A number of researchers have begun to investigate the connection between autism spectrum disorder (ASD) and obesity. Last year, researcher Sarabeth Broder-Fingert and colleagues conducted the first large study to investigate obesity in children with ASD. They found that children with ASD were two times more likely to be overweight than their peers and nearly five times more likely to be obese. Since then, two more studies have been published that corroborate Broder-Fingert’s findings.
The first study, published in the Journal of Developmental and Behavioral Pediatrics, researched risk factors for obesity in children aged 10 to 17. In the study, families of 45,000 children, including 900 children with ASD, responded to a telephone survey by the U.S. National Survey of Children’s Health. The results showed that 40 percent of children with ASD were overweight or obese, compared to only 30 percent of children without ASD. They found no difference in screen time, physical activity, or sleep problems between overweight children with ASD and children with ASD who were not overweight.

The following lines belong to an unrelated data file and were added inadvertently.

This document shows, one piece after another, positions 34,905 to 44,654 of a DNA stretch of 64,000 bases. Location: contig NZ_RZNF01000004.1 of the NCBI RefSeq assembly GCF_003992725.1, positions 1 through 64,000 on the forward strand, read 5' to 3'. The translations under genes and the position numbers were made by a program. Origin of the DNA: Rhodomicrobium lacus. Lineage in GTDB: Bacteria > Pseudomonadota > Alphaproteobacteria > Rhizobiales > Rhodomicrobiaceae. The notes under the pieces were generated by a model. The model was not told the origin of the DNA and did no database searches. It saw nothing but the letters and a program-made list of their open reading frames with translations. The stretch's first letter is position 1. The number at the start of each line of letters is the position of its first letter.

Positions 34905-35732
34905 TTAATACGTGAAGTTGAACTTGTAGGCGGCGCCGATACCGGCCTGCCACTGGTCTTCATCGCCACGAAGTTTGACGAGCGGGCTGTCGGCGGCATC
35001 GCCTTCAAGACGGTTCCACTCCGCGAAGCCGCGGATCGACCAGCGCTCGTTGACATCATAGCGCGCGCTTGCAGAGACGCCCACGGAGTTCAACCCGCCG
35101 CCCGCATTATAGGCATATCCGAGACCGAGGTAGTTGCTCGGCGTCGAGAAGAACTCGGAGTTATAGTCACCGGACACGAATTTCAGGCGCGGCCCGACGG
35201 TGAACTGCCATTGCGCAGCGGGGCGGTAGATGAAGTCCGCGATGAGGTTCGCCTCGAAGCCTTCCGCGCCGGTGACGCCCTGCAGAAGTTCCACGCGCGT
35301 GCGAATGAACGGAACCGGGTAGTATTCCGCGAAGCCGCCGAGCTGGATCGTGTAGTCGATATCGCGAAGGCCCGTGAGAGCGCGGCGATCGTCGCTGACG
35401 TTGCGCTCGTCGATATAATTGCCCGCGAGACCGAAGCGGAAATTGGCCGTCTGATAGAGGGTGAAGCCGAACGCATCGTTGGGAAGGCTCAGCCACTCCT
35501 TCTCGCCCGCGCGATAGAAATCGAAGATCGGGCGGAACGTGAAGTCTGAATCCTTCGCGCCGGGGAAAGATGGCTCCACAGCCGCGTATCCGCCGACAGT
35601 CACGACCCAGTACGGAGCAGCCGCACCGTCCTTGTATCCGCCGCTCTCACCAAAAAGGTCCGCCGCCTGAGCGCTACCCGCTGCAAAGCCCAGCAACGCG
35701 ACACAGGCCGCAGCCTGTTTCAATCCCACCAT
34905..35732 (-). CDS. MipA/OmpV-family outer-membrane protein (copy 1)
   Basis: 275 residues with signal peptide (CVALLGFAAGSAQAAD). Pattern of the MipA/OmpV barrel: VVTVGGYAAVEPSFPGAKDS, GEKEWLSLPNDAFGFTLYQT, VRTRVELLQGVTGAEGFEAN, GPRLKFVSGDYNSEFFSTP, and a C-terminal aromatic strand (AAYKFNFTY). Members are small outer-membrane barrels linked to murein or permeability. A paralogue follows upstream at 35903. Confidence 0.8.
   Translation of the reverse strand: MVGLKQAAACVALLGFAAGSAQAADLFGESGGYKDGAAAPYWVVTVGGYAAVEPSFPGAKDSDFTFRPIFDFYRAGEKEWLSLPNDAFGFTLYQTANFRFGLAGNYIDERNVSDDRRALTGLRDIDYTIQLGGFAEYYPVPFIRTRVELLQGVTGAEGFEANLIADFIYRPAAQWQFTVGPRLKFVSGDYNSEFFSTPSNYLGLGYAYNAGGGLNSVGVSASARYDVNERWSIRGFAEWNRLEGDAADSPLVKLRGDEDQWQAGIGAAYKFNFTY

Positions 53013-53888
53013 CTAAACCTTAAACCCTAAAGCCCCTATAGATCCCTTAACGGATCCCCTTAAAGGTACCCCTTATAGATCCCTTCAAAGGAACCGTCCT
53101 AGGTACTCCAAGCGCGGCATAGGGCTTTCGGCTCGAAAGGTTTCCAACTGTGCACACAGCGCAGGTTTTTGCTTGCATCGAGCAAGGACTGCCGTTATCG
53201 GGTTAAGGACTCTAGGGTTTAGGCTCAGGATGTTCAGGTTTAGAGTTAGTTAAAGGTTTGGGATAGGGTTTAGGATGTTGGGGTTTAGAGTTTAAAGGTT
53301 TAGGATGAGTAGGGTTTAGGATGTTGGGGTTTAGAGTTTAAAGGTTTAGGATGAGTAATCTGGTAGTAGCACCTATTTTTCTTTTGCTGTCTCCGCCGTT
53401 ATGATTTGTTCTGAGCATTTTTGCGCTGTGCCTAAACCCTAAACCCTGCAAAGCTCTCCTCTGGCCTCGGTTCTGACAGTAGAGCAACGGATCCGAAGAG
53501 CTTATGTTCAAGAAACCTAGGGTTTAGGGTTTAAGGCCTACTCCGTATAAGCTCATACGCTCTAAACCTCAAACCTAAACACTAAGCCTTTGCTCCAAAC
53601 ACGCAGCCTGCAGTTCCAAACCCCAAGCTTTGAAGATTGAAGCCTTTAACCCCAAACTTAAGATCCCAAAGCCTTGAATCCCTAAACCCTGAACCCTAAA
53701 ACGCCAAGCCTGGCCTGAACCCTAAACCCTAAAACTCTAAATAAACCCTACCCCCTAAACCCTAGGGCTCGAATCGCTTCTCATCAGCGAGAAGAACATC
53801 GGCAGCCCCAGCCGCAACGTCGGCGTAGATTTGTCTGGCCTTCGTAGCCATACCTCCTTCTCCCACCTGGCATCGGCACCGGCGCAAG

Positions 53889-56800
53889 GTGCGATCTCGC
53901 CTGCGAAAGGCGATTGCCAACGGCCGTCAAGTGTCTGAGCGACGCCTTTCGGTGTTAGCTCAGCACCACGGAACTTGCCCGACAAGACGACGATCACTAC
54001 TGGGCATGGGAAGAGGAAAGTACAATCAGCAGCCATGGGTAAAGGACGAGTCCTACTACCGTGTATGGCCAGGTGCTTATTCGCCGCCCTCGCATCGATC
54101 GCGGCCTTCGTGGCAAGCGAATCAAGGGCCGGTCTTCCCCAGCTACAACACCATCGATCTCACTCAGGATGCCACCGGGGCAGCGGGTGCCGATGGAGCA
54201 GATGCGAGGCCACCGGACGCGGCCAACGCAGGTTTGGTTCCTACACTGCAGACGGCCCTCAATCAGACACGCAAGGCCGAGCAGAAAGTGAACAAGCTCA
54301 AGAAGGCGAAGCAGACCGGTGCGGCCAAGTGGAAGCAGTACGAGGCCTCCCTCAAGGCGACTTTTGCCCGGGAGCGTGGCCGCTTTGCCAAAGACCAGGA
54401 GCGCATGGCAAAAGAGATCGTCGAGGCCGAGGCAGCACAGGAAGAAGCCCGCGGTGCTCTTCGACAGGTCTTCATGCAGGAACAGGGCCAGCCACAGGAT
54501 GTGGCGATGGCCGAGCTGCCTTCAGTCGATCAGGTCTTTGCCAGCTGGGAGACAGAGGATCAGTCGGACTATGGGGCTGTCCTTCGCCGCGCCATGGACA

The second study, from Sweden’s University of Gothenburg, evaluated the body mass index (BMI) of 11,000 Swedish children aged 9 to 12. Of the cohort, 343 met the criteria for ASD. The results demonstrated that children with ASD were more likely to be extremely thin or extremely heavy, compared to their peers without ASD. Five percent of children with ASD had a “high-extreme” BMI, but only two percent of the controls had the same. Three percent of the children with ASD had a “low-extreme” BMI, compared to only two percent of controls. Children with ASD at either extreme had the most pronounced inflexible or repetitive behaviors.
Obesity in childhood could have long-ranging health effects for people with ASD. Other research has shown that 34 percent of adults with ASD are obese, compared to 27 percent of adults without ASD.
Sarabeth Broder-Fingert calls for more research into why children with ASD are more likely to be obese. “Probably multiple things are all contributing, and when they’re all together at the same time, you really get this increased obesity prevalence. We want to follow kids over time. Are certain kids who are big to begin with continuing to get big, or do they start to get small? We don’t know at this point.”
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